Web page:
Individual Retirement Accounts: 30 Years of Savings
An ICI Analysis of the Growth of IRAs
Washington, DC, February 14, 2005 – In the 30 years since Americans first had the opportunity to open an Individual Retirement Account (IRA), the IRA has grown to represent one of every four retirement dollars in the United States.
A new report, “The Individual Retirement Account at Age 30: A Retrospective,” released today by the Investment Company Institute provides a summary of the growth and development of the $3 trillion IRA market. The report draws on surveys conducted by the ICI along with Internal Revenue Service Statistics of Income data and other recent research.
The size of the IRA market tells only part of the IRA story. “Experience shows that individuals respond positively to incentives to build retirement assets. Incentives work best when rules, structure, and provisions are simple, flexible, and predictable,” said ICI Senior Economist Sarah Holden, co-author of the report. “In contrast, complexity discourages the use of IRAs.”
“To see the benefits of simplicity in design, we need only to look at the early and mid 1980s when IRAs were ‘universal’ and all workers under age 70½ were eligible to make tax-deductible contributions,” Holden said. From 1982 to 1986, contributions jumped to an average $34.4 billion per year. When the Tax Reform Act of 1986 reintroduced limitations on deductible contributions – along with increased complexity of determining eligibility – IRA contributions fell in 1987 to $14.1 billion.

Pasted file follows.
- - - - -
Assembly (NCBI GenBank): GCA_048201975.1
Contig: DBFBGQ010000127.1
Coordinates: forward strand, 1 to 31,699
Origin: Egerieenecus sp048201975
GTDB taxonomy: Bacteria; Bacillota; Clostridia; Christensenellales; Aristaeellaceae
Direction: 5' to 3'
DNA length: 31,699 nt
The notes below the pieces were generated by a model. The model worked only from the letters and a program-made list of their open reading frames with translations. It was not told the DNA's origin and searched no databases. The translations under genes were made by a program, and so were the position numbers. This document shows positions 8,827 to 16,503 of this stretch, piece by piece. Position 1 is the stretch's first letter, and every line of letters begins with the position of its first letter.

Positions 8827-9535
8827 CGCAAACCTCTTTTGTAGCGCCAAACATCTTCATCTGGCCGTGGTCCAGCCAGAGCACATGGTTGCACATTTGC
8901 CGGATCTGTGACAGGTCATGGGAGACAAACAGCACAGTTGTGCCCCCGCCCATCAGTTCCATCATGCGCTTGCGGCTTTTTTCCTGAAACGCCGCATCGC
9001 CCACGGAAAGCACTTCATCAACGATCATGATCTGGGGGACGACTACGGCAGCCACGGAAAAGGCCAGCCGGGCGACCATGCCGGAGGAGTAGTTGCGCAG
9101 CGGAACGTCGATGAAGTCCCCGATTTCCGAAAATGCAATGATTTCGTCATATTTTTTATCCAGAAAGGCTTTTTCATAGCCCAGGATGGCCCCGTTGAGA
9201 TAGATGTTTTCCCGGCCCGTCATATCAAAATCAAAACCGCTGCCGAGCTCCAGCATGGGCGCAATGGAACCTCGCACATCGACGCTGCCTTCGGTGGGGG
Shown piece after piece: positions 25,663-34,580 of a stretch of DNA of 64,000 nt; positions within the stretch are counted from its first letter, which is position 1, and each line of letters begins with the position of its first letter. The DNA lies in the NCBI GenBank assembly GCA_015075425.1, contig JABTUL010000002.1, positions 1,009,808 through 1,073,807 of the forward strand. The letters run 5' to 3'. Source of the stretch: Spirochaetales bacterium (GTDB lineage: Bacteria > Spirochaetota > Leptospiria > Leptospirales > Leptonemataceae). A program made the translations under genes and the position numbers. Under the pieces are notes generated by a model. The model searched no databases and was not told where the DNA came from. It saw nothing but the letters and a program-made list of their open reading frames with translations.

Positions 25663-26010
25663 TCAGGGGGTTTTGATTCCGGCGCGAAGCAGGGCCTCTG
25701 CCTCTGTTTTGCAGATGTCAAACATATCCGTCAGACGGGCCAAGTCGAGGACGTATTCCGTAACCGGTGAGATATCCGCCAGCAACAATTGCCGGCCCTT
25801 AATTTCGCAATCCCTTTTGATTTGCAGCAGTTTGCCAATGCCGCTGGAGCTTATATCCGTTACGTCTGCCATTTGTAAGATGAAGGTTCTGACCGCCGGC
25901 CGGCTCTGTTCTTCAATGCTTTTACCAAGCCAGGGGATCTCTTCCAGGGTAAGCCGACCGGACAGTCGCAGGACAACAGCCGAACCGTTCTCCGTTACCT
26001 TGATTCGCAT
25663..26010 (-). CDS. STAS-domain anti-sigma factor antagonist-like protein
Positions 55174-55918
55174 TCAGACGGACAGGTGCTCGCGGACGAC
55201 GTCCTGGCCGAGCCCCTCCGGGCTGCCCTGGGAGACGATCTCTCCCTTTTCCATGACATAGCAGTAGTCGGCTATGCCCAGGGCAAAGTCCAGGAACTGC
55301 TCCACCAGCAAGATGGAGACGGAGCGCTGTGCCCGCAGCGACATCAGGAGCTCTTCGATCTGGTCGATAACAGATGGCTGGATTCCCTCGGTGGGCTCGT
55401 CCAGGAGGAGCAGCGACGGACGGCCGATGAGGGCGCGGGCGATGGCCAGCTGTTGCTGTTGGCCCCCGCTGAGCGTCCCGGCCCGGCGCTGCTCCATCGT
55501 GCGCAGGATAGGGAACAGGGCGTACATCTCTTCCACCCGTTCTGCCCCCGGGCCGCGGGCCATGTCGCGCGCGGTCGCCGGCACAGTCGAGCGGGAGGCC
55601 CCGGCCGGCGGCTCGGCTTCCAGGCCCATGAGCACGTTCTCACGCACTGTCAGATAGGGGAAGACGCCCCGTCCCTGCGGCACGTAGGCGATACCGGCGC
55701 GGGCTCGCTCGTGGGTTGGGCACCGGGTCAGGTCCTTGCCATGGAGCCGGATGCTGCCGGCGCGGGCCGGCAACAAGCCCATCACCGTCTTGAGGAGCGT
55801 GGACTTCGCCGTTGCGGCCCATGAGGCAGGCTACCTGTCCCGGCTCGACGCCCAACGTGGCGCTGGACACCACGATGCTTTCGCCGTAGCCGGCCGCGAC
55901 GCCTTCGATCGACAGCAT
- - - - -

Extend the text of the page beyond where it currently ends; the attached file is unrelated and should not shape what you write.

Congress built flexibility into the IRA’s design from the very beginning in the Employee Retirement Income Security Act of 1974 (ERISA). As a result, IRAs play a dual role in the retirement market. IRAs are a tax-advantaged contributory savings program originally geared to workers without an employee-sponsored retirement plan. In addition, workers are able to maintain the tax-advantage of assets accumulated in their employer-sponsored plans by rolling over those assets into IRAs at job change or retirement. Nearly half of all American households with traditional IRAs held rollover assets in those accounts in mid 2004, ICI research shows.
“Not only is the IRA a useful tool for workers to roll over their retirement savings, but it helps workers preserve their assets because very few tap their IRA nest eggs before they retire,” Holden said. IRAs help individuals who have earmarked these assets for retirement stay committed to their goal.
The ICI report also tracks the impact of changes to IRAs enacted by Congress, from encouraging small businesses to set up special IRAs for their employees to recent increases in the contribution limits. In 2001, Congress increased the annual contribution limits for the first time in 20 years and encouraged more saving by workers 50 and older by permitting “catch-up” contributions. In response, American workers took advantage of these changes and deductible contributions to traditional IRAs rose to $9.5 billion in 2002, the largest amount since 1990.
Currently, more than 45 million U.S. households – or 40 percent of all U.S. households – own IRAs. Although the households that own IRAs tend to have higher incomes and financial assets than non-IRA households, “IRA owners come from a wide range of ages, educational backgrounds, and income groups,” Holden said.
“The IRA has been one of the most significant financial developments in the past 30 years,” said ICI Chief Economist Brian Reid. “It has successfully built and preserved retirement savings among millions of Americans.”